O'Brien goes after Martin | Arkansas Blog

Thursday, September 30, 2010

O'Brien goes after Martin

Posted By on Thu, Sep 30, 2010 at 10:13 AM

The secretary of state's race is another indication of Arkansas politics taking on the scorched-earth tenor of national elections with the rise of Republicanism here.

Mark Martin, the Republican candidate, made the wholly specious and wildly exaggerated claim yesterday that O'Brien had violated federal law by mailing 80 absentee ballots prepared erroneously by the Election Commission. (They lacked the sufficient number of Jacksonville alderman races.) Martin demanded that it be corrected. It already had been corrected

O'Brien is back today with his own jab — at Martin's conflation of home, business and campaign office addresses and phone numbers and the whopping $1,350 he gets taxpayers to pay himself monthly for supposedly using his private business office for a state legislative office. I asked Martin's campaign yesterday how much he paid to lease this very modest space — check Google for 9310 Wagon Wheel Road, Springdale (CORRECTION TO ORIGINAL ADDRESS, DON'T KNOW WHERE EARLIER NUMBER CAME FROM) — that he re-leases to himself and how long he had leased it. No answers. According to O'Brien, Martin couldn't even remember the address when asked by another reporter. It's hard to see how Martin has much private business, given how many days he charges taxpayers for per diem running down to the Capitol. He knocks down more than $70,000 a year from the state taxpayers.

Much more is to come. We'll hear about O'Brien's clean underwear policy for county employees, no doubt. I hope we hear more about some of Martin's nuttier ideas, such as legislating religion into school curriculum. Actually, I wish the election was tomorrow.


Pulaski Circuit/County Clerk and Secretary of State nominee, Pat O’Brien of Jacksonville, today charged that his opponent, Rep. Mark Martin, is utilizing his taxpayer subsidized business and home office as his campaign office thereby abusing the public trust and violating state law. O’Brien is demanding that Rep. Martin start answering questions of whether he crossed the line and illegally used taxpayer money for his campaign.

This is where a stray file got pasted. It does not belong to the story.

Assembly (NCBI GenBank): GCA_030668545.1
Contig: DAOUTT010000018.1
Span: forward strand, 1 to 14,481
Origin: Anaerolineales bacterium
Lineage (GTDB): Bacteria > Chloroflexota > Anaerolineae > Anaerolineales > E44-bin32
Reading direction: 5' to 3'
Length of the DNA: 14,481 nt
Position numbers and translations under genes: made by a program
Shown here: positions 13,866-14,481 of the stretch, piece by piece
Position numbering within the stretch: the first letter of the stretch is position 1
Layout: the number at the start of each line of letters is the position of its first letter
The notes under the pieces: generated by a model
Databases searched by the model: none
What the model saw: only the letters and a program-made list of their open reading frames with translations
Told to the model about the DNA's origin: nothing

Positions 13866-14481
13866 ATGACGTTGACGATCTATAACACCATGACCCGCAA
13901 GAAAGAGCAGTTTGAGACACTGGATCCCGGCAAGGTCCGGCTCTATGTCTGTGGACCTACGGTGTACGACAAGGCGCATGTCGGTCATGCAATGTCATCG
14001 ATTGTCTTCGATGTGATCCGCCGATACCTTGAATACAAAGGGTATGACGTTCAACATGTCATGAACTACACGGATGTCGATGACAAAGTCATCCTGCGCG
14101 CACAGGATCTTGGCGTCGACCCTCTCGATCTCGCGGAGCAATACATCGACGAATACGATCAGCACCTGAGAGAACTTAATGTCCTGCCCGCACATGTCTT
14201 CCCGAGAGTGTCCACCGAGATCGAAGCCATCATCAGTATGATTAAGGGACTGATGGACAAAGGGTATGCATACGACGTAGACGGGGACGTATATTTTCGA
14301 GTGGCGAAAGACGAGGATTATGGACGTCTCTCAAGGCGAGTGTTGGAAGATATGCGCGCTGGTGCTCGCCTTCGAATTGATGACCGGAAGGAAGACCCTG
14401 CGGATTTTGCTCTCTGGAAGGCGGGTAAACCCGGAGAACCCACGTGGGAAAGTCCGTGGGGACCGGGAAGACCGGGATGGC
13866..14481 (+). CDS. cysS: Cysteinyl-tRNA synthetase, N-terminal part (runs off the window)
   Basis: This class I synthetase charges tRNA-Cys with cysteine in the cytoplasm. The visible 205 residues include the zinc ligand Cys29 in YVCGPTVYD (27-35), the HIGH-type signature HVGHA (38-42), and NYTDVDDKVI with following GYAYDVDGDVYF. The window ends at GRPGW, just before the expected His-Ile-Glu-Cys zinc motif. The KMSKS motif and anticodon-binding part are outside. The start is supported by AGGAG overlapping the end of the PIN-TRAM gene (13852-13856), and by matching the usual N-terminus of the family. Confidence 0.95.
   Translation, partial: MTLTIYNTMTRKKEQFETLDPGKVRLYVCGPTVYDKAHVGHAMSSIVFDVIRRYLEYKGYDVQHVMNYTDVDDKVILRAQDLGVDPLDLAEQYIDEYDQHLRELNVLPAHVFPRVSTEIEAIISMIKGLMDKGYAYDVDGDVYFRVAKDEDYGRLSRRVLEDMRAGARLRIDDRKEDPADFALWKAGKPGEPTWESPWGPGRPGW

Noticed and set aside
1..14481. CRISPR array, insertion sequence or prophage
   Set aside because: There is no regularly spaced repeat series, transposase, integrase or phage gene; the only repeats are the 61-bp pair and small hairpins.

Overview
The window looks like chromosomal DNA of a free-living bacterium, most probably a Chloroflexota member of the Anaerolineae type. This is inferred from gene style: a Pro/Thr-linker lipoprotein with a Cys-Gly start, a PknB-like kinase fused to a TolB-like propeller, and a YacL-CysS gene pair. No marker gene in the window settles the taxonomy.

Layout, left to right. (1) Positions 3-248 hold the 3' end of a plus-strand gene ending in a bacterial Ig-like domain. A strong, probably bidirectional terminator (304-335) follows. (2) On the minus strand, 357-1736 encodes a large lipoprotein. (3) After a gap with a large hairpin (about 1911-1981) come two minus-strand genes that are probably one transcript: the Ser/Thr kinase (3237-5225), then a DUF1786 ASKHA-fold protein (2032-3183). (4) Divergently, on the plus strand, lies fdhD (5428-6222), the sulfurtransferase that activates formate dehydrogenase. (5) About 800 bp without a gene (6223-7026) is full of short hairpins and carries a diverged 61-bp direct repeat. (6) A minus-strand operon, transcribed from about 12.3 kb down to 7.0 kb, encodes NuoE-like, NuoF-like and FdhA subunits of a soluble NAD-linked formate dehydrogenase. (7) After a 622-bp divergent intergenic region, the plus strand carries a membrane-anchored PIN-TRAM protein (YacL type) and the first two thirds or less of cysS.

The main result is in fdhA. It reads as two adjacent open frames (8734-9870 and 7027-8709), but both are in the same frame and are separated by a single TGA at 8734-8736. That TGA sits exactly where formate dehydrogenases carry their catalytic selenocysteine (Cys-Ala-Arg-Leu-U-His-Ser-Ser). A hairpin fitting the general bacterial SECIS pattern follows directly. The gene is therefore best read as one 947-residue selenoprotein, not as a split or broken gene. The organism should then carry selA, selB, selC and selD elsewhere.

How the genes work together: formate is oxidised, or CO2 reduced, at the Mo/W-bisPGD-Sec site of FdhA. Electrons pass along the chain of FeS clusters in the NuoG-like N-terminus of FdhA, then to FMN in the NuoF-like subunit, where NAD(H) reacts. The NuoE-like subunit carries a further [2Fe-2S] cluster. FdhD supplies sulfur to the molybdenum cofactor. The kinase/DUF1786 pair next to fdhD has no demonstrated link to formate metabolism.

“Are the taxpayers of Arkansas subsidizing Rep. Martin’s campaign for Secretary of State?” asked O’Brien, “When you piece together reports from the Associated Press and BlueHogReport.com, it appears that Rep. Martin is receiving taxpayer money that pays his mortgage, his business and even his campaign. Rep. Martin has some explaining to do.”

Rep. Martin lists his campaign address as 123 N. Pittman Street, Prairie Grove, Arkansas on his Campaign Contribution and Expenditure Reports on file at the Secretary of State’s office. That address is also Rep. Martin’s home address. Rep. Martin purports to run a business titled “M3 Engineering, Inc.” The State of Arkansas reimbursed “M3 Engineering, Inc.” $16,200.00 in 2009 for “office expenses.” The invoices from that entity list 123 N. Pittman Street, Prairie Grove, Arkansas as its place of business. In short, prior to yesterday, all public documents listed 123 N. Pittman Street as the home address, business address and campaign address for Mark Martin.

On Wednesday, Rep. Martin for the first time declared that he has a separate business address. He listed this address as 9310 E. Wagon Wheel Road, Springdale, Arkansas. Records show this building is occupied by Kimbel Mechanical Systems. Kimbel Mechanical Systems donated $500.00 to the Martin campaign on July 26, 2010.